This week of new releases brings a Mark Ronson-produced Black Lips album, the country debut of psychobilly idol Nick 13, an inventive career-spanning set from Randy Travis, and another Arctic Monkeys album, continuing their interesting progression from Brit garage brats into muscular rockers with the help of guardian scum-angel Josh Homme.
For younger indie-rockers, this week brings news discs from Givers, Battles and Cults, bands that to the naked and jaded eye are all mostly the same, but upon closer inspection prove to have more under the covers. Nouveau Americana titans Dawes come out swinging with Nothing Is Wrong, a collection that is already converting people into their camp.
Next week brings Eminem's collaboration with Royce Da 5'9", Hell: The Sequel, a 1984 live disc from Neil Young, along with releases from Marc Broussard, Owl City, and The Dear Hunter.
Arctic Monkeys, Suck It And See:Continuing the old-school blues-metal tip from 2009's Humbug, the former It-Boys keep proving that there is life after hype. Who would have known that the kid who sang "I Bet You Look Good On The Dancefloor" could get spooky and sultry five years on?
Black Lips, Arabia Mountain: Produced by Mark Ronson, this may be the first fully-realized Black Lips album yet. Their sounds goes Technicolor here without losing the spit and bong resin from the first handful of albums. This time around Ronson helps them get cosmic.
Cults, Cults: Holy Phil Spector's Ghost! This is some snazzy shit, and totally unexpected. A lot of newer bands are trying to do this epic, echoey, garage thing, a la the Shangri-Las, but Cults are pulling it off. Yes, we know Spector is still alive in prison. For now.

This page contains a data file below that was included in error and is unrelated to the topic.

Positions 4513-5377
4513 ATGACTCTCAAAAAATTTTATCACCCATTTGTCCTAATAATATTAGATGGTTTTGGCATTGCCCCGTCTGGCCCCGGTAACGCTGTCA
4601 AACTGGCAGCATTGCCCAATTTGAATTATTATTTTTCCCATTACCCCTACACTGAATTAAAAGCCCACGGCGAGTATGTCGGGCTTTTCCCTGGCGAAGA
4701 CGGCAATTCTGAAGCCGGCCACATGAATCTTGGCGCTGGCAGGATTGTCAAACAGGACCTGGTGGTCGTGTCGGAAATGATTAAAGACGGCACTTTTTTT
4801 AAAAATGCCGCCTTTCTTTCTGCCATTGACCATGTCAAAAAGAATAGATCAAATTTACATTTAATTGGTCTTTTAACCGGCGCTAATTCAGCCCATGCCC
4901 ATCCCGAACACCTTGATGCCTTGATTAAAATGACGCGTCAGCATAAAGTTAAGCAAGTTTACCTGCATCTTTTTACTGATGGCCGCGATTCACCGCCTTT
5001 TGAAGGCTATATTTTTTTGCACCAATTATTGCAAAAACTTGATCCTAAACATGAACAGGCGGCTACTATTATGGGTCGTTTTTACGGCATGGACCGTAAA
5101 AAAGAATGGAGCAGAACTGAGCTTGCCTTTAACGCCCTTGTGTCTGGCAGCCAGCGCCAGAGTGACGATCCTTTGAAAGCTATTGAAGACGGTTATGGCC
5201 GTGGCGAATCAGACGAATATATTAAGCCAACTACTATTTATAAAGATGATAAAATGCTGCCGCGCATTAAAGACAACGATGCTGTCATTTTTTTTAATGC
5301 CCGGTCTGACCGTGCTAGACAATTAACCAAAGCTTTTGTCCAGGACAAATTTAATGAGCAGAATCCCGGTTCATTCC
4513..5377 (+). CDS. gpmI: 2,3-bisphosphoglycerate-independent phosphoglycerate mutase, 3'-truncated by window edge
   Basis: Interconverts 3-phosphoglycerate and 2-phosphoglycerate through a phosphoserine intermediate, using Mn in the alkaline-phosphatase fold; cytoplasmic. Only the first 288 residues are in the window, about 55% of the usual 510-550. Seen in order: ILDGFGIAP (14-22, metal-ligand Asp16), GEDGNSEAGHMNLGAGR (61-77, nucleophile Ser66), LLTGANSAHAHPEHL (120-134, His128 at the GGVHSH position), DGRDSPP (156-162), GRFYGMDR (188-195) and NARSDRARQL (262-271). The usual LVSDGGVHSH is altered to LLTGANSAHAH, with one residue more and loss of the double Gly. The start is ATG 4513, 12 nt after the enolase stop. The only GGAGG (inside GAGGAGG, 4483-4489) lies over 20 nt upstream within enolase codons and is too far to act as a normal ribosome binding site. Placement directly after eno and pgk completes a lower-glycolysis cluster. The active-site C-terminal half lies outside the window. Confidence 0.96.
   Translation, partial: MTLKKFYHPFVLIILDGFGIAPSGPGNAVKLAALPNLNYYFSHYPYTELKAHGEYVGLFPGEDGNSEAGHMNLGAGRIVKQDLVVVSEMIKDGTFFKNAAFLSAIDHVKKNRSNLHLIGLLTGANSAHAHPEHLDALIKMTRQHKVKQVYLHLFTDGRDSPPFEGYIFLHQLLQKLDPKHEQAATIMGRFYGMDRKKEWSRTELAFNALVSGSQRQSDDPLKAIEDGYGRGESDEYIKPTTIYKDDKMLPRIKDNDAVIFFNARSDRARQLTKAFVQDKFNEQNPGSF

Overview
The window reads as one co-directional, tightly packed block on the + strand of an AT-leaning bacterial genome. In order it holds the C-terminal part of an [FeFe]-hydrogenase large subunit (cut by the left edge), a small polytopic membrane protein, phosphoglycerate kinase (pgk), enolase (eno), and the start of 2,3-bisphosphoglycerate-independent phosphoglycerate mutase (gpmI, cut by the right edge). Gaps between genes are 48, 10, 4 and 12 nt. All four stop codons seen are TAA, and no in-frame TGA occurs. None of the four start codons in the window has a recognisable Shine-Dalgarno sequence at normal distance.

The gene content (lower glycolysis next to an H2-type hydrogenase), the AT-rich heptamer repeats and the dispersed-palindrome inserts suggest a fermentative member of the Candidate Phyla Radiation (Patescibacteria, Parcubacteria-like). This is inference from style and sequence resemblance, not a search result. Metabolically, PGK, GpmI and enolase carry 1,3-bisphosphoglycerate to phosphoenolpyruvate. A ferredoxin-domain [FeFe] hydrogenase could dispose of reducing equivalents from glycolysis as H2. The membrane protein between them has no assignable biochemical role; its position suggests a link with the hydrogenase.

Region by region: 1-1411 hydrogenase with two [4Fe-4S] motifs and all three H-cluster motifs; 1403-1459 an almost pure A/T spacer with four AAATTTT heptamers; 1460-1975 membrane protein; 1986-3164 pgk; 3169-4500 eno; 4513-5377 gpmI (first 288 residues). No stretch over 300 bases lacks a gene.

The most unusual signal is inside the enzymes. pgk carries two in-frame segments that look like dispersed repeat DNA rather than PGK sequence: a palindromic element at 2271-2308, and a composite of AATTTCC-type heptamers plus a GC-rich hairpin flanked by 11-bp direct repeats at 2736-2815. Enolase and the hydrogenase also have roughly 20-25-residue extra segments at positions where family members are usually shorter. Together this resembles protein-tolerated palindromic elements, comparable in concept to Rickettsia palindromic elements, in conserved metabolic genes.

Nick 13, Nick 13: Remember Tiger Army? A lot of people haven't forgotten the psychobilly band on Hellcat Records that turned a lot of punk boys and girls into wannabe greasers and pinup models. Lead singer Nick 13 reappears as a country troubadour and the results aren't bad, as he turns in a respectable debut record with tons of Johnny Cash and George Jones inflection. What's next, a Tim Armstrong bluegrass LP?
Joe Ely, Satisfied At Last: Seven original Ely songs, plus a few covers including Billy Joe Shaver's "Live Forever," which he knocks out of the park, along with some Butch Hancock cuts. Our favorite is "I'm A Man Now," so far.
Fucked Up, David Comes To Life: If you saw Fucked Up at Summer Fest for the first time ever on Saturday evening, you probably skipped work today to book it to the record store to pick this up and listen to it all day in your car or house. It's probably the best and loudest concept album you will hear this year.
Randy Travis, Anniversary Celebration: Travis celebrates nearly three decades in the industry with an album of all-new recordings and several re-recordings of his signature cuts with some of the genre's newest kings and queens, like Zac Brown, Jamey Johnson, and Carrie Underwood.
Also Out This Week:
Givers, In Light
Dawes, Nothing Is Wrong
Peter Murphy, Ninth
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Frank Turner, England Keep My Bones